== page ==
The Fed’s locked in a trap of its own making. Eventually it has to taper. Delay makes an inevitable day of reckoning worse than what’s now expected.
Debt pyramiding doesn’t work. Delaying the inevitable postpones painful trouble. Money printing madness reflects grand theft America.
Bankers, other corporate favorites, big investors, and high net worth households alone benefit. It’s at the expense of economic and human wreckage.
QE works when used constructively. Money injected responsibly into the economy creates growth. It creates jobs. When people have money they spend it.
A virtuous cycle of prosperity is possible. America once was sustainably prosperous. Today it’s heading for a slow-motion train wreck.
Former Fed chairman Paul Volker calls multiple rounds of QE “the most extreme easing of monetary policy” he recalls. It’s “about as easy as it can get.” Continuing more of the same won’t “fix the problem,” he said.
In 1988, Bernanke knew QE didn’t work. Two Fed economists explained. Seth Carpenter and Selva Demiralp headlined “Money, Reserves, and the Transmission of Monetary Policy: Does the Money Multiplier Exist?”
“In the absence of a multiplier, open market operations, which simply change reserve balances, do not directly affect lending behavior at the aggregate level.”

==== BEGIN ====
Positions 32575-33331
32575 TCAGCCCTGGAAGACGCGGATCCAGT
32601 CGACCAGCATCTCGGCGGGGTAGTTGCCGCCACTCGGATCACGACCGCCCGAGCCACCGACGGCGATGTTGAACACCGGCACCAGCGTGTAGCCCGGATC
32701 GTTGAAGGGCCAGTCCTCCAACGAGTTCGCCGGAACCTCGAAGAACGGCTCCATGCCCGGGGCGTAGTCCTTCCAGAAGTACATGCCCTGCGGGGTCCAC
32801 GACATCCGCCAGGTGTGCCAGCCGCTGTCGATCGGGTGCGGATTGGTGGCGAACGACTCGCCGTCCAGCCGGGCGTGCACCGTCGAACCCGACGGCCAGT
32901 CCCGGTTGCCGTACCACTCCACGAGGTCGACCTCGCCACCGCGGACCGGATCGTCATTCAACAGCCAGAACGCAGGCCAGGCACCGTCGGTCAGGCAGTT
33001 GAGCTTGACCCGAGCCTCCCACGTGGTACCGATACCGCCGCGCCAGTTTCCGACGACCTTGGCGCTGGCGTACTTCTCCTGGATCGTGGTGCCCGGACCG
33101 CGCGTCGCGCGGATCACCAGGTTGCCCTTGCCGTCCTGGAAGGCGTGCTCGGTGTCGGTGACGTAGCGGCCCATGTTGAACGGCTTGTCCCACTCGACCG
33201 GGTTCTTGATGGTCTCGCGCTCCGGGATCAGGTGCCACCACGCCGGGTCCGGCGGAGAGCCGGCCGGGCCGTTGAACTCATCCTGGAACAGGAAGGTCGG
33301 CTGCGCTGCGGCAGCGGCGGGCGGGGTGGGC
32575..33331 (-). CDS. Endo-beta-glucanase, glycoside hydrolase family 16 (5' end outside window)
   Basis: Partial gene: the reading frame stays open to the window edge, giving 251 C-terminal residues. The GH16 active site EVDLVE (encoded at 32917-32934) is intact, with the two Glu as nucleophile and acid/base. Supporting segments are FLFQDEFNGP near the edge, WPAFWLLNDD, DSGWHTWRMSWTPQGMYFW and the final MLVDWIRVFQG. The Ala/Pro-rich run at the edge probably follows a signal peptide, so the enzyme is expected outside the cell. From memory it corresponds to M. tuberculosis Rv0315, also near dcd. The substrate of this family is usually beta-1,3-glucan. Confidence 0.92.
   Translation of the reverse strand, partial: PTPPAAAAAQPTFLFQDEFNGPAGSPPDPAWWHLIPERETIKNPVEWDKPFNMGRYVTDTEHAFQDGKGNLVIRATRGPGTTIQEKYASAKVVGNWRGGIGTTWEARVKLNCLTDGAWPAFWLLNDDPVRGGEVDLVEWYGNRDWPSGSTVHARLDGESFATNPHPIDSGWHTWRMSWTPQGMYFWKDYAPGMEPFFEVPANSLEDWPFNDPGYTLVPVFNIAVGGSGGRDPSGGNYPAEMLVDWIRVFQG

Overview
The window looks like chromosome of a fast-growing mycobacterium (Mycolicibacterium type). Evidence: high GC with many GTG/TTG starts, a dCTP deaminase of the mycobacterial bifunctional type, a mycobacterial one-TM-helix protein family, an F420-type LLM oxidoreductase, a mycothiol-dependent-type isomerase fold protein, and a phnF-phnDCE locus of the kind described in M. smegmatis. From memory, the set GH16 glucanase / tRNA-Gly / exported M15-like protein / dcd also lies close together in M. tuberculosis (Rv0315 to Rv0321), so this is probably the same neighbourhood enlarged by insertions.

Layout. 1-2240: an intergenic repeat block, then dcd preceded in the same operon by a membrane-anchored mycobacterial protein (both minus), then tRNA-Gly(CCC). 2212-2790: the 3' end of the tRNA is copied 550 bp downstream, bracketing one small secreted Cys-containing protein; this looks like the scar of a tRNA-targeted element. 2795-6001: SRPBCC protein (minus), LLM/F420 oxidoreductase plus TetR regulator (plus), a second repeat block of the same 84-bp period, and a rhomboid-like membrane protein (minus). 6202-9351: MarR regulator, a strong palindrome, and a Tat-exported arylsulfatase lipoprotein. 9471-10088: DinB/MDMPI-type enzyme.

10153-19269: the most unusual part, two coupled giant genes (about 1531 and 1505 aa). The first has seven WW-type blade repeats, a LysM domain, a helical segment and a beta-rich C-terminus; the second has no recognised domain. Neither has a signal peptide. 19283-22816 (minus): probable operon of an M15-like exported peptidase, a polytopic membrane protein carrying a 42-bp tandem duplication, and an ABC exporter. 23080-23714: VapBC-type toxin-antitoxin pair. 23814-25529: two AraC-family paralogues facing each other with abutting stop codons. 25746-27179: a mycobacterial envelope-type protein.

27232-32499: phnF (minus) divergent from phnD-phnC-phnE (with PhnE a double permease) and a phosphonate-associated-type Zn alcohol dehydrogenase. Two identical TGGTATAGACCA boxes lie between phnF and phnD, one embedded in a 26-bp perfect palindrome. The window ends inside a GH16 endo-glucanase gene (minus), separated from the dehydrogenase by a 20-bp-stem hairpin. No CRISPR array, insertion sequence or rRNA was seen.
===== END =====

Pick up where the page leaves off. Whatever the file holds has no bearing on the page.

“Put differently, if the quantity of reserves is relevant for the transmission of monetary policy, a different mechanism must be found.”
“The argument against the textbook money multiplier is not new. For example, Bernanke and Blinder (1988) and Kashyap and Stein (1995) note that the bank lending channel is not operative if banks have access to external sources of funding.”
“The appendix illustrates these relationships with a simple model. This paper provides institutional and empirical evidence that the money multiplier and the associated narrow bank lending channel are not relevant for analyzing the United States.”
Fed-style money printing madness doesn’t work. It doesn’t stimulate growth. It doesn’t help Main Street. It doesn’t create jobs.
Dropping money on Wall Street helps asset prices soar. It comes at a time of Depression level poverty, unemployment, underemployment, hunger, homelessness and human misery.
Maintaining status quo conditions is official Fed policy. Obama and Congress endorse it.
Stephen Lendman lives in Chicago. He can be reached at email@example.com.
His new book is titled “Banker Occupation: Waging Financial War on Humanity.”
Visit his blog site at sjlendman.blogspot.com.